The Department for Work & Pensions (DWP) is not doing enough to find out how sanctions affect people on benefits, according to today’s report from the National Audit Office.

A benefit sanction is a penalty imposed on a claimant meaning a loss of income when someone does not meet conditions like attending jobcentre appointments. Sanctions are not rare: 24% of Jobseeker’s Allowance claimants received at least one between 2010 and 2015. Use of sanctions varies substantially, with some Work Programme providers referring twice as many people for sanctions as other providers in the same area.

Today’s report finds that jobcentres’ monthly sanction referral rate for Jobseeker’s Allowance claimants rose to 11% in March 2011 then fell to 3% in December 2015. There are many reasons for this variation but it cannot be fully explained by changes in claimant behaviour. The NAO concludes it is likely that management focus and local work coach discretion have had a substantial influence on whether or not people are sanctioned.

Today’s report recommends that the Department for Work & Pensions carries out a wide-ranging review of benefit sanctions, particularly as it introduces further changes to labour market support such as Universal Credit. The DWP has commissioned independent reviews and taken steps to improve processes but rejected previous calls for a wider review. The NAO finds that the previous government increased the scope and severity of sanctions in 2012, and recognised that these changes would affect claimants’ behaviour in ways that were difficult to predict.

The NAO report finds that the Department is meeting target timescales for most sanction decisions but is missing its Universal Credit targets. In August 2016, 42% of decisions about Universal Credit sanctions took longer than 28 working days.

International studies show people who receive sanctions are more likely to get work, but the effect can be short-lived, lead to lower wages and increase the number of people moving off benefits into inactivity. The DWP has not used its own data to evaluate the impact of sanctions in the UK. The NAO undertook preliminary analysis of the impact of Work Programme sanctions on employment, inactivity and earnings. The results show the Department should do more to understand these sanctions outcomes.

Sanctions have costs, for people who receive them and for the government. The Department does not track the costs and benefits of sanctions, but estimates that it spends £30-50 million a year applying sanctions, and around £200 million monitoring the conditions it sets for claimants. The NAO estimates the Department withheld £132 million from claimants due to sanctions in 2015, and paid them £35 million in hardship payments. The overall impact of sanctions on wider public spending is unknown.

“Sanctions on benefits have a high opportunity cost, not only for those who are dependent on those benefits if sanctions are applied, but for the efficient use of public resources. “We acknowledge the department's effort to reduce its error rate on sanctions, but we think there is more to do in terms of reducing them further, and in reducing the notable differences in sanctions applications between comparable localities.”

Amyas Morse, head of the National Audit Office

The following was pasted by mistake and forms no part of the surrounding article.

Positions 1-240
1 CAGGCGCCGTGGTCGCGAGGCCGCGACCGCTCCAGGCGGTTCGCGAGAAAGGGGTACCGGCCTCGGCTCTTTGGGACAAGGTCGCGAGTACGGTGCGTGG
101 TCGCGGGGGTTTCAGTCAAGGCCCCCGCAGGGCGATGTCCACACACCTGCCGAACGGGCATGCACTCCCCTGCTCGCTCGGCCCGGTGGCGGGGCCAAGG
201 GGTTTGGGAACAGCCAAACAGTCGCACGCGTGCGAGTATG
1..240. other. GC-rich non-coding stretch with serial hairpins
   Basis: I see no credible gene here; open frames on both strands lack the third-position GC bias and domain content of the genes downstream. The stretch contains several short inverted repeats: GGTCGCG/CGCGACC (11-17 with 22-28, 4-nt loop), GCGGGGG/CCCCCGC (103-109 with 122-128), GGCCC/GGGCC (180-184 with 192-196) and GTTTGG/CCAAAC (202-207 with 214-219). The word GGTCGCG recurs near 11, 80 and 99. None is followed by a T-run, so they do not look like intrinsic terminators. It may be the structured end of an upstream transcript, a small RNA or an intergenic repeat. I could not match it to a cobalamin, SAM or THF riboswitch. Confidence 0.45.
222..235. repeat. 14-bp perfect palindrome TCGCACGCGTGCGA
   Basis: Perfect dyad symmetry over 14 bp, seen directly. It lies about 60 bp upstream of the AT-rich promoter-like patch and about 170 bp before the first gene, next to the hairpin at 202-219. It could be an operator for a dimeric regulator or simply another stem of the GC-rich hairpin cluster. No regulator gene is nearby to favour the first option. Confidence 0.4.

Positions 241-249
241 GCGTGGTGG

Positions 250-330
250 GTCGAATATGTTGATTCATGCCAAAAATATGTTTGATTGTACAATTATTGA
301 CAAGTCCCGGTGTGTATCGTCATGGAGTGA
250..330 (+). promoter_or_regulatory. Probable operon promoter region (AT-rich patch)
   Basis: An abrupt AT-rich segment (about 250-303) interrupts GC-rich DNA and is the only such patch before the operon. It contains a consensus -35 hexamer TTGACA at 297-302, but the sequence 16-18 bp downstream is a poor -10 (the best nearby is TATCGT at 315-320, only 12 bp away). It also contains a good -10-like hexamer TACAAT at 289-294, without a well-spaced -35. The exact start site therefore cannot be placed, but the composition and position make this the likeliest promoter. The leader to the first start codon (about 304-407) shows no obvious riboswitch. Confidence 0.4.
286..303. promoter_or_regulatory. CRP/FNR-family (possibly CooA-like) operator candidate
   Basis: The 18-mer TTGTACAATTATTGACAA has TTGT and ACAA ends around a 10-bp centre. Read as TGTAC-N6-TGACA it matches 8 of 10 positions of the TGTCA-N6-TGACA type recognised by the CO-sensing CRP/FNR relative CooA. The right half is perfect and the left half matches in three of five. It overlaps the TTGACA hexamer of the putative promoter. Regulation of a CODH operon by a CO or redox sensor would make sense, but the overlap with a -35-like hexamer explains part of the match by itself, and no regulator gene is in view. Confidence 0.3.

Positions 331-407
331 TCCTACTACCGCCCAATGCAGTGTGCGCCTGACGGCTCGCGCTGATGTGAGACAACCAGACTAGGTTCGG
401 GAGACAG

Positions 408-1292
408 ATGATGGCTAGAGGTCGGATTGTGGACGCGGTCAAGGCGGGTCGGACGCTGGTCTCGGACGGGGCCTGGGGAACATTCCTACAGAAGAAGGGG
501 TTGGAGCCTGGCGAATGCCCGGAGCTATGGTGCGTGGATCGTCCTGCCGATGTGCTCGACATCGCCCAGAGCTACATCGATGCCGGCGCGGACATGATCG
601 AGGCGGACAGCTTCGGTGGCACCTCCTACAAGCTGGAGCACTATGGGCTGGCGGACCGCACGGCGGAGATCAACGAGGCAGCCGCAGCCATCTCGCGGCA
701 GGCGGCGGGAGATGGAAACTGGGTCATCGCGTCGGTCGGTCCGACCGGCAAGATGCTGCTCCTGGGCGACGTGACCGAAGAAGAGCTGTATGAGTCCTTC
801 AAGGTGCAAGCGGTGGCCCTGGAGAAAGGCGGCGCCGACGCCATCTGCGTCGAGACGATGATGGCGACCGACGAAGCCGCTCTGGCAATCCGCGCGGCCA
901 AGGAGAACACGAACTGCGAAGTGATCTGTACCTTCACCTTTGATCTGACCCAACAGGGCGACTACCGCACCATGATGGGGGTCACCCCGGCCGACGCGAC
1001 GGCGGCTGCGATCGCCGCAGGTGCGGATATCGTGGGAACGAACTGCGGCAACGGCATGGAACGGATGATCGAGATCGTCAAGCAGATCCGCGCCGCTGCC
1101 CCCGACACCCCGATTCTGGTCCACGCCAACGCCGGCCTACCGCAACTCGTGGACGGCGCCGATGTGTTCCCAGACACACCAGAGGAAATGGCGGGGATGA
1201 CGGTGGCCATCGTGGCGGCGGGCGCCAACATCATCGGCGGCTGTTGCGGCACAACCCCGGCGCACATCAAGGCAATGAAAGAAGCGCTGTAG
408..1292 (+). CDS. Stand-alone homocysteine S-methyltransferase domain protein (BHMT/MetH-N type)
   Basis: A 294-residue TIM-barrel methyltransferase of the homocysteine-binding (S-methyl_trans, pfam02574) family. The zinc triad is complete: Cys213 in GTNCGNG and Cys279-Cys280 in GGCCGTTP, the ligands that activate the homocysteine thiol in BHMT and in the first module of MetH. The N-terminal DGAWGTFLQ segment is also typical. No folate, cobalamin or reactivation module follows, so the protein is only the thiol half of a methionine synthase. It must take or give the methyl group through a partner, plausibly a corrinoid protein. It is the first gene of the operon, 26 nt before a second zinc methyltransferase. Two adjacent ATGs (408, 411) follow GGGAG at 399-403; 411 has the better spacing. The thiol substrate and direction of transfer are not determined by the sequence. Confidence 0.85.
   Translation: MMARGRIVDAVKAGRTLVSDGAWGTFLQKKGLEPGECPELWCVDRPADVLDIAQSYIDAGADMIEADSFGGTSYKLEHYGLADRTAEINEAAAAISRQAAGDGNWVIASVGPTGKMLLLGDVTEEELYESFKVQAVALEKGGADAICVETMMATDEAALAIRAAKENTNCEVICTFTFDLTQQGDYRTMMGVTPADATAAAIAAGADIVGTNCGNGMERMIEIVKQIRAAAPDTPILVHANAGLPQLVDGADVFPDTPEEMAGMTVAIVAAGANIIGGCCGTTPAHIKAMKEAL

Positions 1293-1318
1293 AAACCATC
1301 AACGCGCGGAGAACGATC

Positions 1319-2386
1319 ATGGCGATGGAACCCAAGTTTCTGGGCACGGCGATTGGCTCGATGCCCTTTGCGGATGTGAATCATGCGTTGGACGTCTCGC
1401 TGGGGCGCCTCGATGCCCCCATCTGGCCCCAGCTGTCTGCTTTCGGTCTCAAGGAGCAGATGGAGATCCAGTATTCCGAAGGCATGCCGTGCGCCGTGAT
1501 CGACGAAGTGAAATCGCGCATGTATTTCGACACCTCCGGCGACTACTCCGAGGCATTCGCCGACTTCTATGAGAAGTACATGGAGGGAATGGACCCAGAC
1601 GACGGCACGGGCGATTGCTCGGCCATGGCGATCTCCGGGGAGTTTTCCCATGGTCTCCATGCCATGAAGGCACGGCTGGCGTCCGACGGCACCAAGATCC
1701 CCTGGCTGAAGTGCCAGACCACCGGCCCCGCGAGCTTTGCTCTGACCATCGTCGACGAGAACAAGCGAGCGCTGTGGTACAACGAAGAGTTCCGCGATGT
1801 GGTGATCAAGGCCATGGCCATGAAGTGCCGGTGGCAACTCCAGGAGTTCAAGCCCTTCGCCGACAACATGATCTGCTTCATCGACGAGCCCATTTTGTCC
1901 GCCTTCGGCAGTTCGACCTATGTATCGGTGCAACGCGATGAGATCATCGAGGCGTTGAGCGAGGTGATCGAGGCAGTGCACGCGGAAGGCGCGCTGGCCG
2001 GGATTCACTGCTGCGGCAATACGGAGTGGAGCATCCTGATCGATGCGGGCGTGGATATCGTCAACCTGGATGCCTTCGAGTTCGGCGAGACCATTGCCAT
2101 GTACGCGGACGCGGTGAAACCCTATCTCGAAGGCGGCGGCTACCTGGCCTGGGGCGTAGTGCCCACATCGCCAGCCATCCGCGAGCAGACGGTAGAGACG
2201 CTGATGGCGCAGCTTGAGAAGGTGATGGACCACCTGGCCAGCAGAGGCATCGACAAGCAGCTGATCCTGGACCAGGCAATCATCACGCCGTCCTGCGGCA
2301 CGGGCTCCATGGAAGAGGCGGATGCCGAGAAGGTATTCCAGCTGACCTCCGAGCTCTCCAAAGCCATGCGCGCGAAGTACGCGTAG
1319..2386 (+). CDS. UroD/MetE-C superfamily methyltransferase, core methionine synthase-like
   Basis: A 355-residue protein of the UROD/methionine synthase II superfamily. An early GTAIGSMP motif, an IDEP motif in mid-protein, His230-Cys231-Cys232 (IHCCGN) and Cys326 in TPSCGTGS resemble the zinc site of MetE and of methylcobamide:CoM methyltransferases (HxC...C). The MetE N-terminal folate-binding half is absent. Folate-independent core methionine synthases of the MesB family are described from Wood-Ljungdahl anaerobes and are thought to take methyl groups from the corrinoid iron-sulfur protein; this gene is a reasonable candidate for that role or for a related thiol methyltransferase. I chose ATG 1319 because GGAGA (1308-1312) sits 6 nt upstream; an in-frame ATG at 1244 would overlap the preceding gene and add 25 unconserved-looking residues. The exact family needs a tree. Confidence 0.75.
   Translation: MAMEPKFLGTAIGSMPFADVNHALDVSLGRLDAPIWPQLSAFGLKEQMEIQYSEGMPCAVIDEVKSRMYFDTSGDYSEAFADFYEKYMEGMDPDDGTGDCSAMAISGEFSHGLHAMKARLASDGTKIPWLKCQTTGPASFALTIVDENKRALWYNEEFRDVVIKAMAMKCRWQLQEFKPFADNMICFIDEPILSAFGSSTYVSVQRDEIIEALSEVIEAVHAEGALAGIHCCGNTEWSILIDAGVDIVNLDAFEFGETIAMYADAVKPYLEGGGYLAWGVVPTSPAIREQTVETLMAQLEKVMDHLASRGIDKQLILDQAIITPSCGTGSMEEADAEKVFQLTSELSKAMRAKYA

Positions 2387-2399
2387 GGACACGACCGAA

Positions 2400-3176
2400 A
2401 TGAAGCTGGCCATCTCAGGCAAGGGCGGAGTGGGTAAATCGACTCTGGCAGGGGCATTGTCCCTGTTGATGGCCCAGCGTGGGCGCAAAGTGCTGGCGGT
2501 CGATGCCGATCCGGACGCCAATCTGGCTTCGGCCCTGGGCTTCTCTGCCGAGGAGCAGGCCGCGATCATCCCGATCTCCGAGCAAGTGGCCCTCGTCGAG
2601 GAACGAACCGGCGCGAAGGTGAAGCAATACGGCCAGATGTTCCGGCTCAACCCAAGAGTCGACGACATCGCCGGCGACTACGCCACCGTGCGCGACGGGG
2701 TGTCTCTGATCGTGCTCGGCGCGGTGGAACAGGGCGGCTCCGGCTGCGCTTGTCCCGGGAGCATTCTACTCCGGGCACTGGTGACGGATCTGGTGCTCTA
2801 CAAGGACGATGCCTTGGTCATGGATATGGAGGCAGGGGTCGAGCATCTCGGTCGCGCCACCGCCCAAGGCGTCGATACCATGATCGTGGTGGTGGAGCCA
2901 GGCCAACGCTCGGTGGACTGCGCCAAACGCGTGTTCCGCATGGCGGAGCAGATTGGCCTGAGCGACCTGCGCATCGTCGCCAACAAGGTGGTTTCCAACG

Notes for editors

0.8m Estimated referrals for a sanction in 2015 across four benefits 0.4m Estimated sanctions in 2015 across four benefits Four benefits with conditions Jobseeker’s Allowance, Employment and Support Allowance Universal Credit, and Income Support 24% Proportion of all Jobseeker’s Allowance claimants between 2010 and 2015 who received a sanction £300 The amount of benefit lost for a four-week sanction by a single Jobseeker’s Allowance claimant aged 25 or over £132 million Estimated value of benefit payments not made by the Department due to sanctions in 2015 £35 million Estimated value of hardship payments made to sanctioned claimants in 2015 £30-50 million Estimated cost to the Department of administering sanctions in 2015 Unknown Impact of sanctions on wider public spending through additional support or savings arising from increased employment
  1. Most people claiming Jobseeker’s Allowance and Universal Credit, and certain people claiming Employment and Support Allowance and Income Support, are subject to conditions that can lead to sanctions. For example, people receiving Jobseeker’s Allowance must show that they are actively seeking work. Sanctions can be fixed in length up to three years, and can also continue indefinitely until a claimant meets conditions.
  2. Sanctions are part of the Department for Work and Pensions’ wider approach to ‘conditionality’ that aims to motivate and help people find work. The NAO estimates the Department applied 400,000 sanctions in 2015.
  3. Press notices and reports are available from the date of publication on the NAO website. Hard copies can be obtained by using the relevant links on our website.
  4. The National Audit Office scrutinises public spending for Parliament and is independent of government. The Comptroller and Auditor General (C&AG), Sir Amyas Morse KCB, is an Officer of the House of Commons and leads the NAO, which employs some 785 people. The C&AG certifies the accounts of all government departments and many other public sector bodies. He has statutory authority to examine and report to Parliament on whether departments and the bodies they fund have used their resources efficiently, effectively, and with economy. Our studies evaluate the value for money of public spending, nationally and locally. Our recommendations and reports on good practice help government improve public services, and our work led to audited savings of £1.21 billion in 2015.

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